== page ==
The demographic development obviously affects the occupational domain. While the percentage of older employees grows in European countries, the employment rate in the 55- to 64-year-old population was 41.7 % in 2003. The European Union has set a target rate at 50 % by 2013, which means an increase of 8.3 % within 10 years (, p. 362; numbers refer to the EU15 countries). Furthermore, the prolongation of working lifetime requires many people to work in older age.
From the point of view of human factors and ergonomics (, p. 381), the work environment should fit human needs. This relates both to the work performance and the well-being. The latter also is considered as an important influence on work performance. This is particularly true for older humans, who experience changes in the sensory and physiological status. The number of accidents at work is not higher as in younger age groups, while inactive periods due to accidents last longer. Certainly, there are decreases in several physical, visual and cognitive abilities like short-term memory. On the other hand, Dul et al.  list mental growth (strategic thinking, language skills, motivation, commitment, work expertise) and some aspects of social capabilities (ability to adjust their behaviour) on the positive side (see also ).
In order to solve the demographic challenge, Ilmarinen and colleagues (, p. 363) propose to target four directions: (1) to change the attitudes towards ageing, (2) to increase the knowledge level of managers in age-related issues, (3) to improve age-adjusted and flexible working life and (4) to adjust health care service in meeting the increasing needs of older workers. Consequently, a special ageing management on company level should be introduced, in order to analyse workstations, attitudes and other human factors. The aim is to prolong healthy and productive work life in face of regulations comprising later retirement in several countries.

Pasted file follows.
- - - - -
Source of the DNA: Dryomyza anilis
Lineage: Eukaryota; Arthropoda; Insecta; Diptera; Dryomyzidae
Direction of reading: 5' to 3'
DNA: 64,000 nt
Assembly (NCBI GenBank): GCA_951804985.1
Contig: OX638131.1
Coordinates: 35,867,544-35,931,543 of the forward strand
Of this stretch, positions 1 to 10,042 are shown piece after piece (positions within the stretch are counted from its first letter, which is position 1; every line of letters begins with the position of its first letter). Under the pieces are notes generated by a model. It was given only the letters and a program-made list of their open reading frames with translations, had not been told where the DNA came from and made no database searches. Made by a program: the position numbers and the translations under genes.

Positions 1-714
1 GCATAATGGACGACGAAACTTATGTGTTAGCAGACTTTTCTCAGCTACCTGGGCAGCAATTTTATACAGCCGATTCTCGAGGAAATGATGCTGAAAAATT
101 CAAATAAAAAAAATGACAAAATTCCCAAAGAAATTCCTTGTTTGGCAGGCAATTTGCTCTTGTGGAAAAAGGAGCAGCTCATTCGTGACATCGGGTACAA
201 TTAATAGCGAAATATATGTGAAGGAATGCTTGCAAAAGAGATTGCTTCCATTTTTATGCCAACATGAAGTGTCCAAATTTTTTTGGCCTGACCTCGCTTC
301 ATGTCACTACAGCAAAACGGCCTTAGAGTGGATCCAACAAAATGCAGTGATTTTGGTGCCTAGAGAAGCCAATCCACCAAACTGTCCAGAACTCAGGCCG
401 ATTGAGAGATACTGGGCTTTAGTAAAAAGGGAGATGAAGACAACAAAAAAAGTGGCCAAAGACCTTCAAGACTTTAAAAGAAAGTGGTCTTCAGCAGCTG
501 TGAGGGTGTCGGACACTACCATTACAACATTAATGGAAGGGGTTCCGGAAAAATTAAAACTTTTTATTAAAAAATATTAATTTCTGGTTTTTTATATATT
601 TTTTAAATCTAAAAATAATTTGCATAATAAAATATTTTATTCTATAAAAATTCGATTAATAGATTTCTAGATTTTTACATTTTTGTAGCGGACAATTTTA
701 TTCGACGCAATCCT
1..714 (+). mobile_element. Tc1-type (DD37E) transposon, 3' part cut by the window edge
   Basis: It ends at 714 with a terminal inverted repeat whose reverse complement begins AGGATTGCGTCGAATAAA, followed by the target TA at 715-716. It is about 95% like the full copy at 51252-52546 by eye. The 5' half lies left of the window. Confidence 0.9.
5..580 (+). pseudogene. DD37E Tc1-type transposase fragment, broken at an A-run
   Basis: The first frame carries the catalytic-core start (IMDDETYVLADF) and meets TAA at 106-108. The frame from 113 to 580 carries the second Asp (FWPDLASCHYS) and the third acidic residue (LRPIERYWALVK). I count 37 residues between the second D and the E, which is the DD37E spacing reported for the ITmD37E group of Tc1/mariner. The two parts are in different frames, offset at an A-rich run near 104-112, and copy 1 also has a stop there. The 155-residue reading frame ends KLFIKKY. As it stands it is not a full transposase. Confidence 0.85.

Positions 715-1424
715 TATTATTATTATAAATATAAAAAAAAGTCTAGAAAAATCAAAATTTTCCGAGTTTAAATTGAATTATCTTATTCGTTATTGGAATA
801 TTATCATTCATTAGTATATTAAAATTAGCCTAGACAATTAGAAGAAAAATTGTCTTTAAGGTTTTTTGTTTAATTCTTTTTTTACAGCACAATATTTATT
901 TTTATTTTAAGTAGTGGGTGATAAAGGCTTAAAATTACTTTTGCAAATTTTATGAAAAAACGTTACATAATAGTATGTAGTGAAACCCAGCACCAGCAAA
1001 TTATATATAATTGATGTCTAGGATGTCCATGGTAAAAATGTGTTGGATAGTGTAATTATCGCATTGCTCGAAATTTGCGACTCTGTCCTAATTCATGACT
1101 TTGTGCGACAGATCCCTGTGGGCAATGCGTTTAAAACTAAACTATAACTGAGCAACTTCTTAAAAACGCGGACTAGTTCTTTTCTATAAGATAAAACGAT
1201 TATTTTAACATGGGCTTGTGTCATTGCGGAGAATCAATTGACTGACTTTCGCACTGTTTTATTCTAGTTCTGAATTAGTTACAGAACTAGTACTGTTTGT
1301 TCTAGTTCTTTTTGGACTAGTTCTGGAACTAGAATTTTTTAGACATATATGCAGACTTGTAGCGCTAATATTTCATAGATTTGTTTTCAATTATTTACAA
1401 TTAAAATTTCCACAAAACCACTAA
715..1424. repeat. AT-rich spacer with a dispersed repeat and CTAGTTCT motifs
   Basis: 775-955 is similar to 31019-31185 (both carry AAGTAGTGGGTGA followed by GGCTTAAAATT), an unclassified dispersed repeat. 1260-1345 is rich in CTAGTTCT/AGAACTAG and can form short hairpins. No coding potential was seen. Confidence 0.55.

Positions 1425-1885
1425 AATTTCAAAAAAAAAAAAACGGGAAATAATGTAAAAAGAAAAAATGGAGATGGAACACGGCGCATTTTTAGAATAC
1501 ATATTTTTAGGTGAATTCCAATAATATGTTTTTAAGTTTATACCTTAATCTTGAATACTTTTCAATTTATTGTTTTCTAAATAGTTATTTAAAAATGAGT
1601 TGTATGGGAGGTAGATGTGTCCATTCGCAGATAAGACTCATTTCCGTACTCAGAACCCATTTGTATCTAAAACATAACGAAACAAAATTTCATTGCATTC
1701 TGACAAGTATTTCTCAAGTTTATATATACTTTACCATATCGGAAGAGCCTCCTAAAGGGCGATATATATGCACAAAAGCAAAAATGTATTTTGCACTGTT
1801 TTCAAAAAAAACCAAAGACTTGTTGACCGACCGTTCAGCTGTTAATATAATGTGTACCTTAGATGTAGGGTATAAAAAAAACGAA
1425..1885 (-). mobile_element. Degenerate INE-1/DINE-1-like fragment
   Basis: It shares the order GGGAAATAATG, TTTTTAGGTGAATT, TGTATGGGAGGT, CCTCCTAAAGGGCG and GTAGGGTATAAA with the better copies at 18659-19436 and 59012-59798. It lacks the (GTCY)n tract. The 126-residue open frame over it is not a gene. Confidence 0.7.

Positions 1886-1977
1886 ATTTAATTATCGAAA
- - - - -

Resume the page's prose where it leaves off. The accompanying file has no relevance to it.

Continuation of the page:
Until now, the growing demand for such management activities is barely reflected in the literature. McDermott and colleagues  searched several databases (Web of Science, PsycInfo, PubMed, Ergonomic Abstracts) in order to compile a review on workplace interventions targeting the elderly workforce and published from the year 2000 on. Since only six papers were found (published between 2004 and 2007), they widened their search to interventions which were general in their audience but could be useful in particular for the elderly. Another 15 papers were found.
From an exercise science viewpoint, an interventional study of Granacher and colleagues  may be of interest. They conducted a fall prevention exercise programme for middle-aged workers (about 10 years before reaching the retirement age) in a sedentary office environment. Beyond transporting established paradigms (like fall prevention) to the workplace settings, the “ambient assisted living” paradigm introduced above could be useful. With regard to technical assistance, the Bridging Research in Ageing and ICT Development project (BRAID), a support action in the 7th EU framework programme, includes research on how technology can support the continuation of professional activities before and after retirement. The following aspects were listed (, figure at p. 20):
Ageing at work
Adjusted working space (tailored workstations, light, adapted environment, ergonomics, physical limitations, activity re-assignment)
Inter-generational relations (transferring knowledge, tacit and explicit knowledge, relationship management)
Extending professional life
Keeping links to former employers (relationship employer-senior, advice and support to younger employees)
Freelancing and entrepreneurship (promoting freelancing, monetary income, law and legislation, teleworking)
Professional communities (lifelong learning, community interactions, intermediary organizations, teams solving problems)
While technology may be used in all of these topics, we focus on adjusted working space with regard to movements and training in the following section.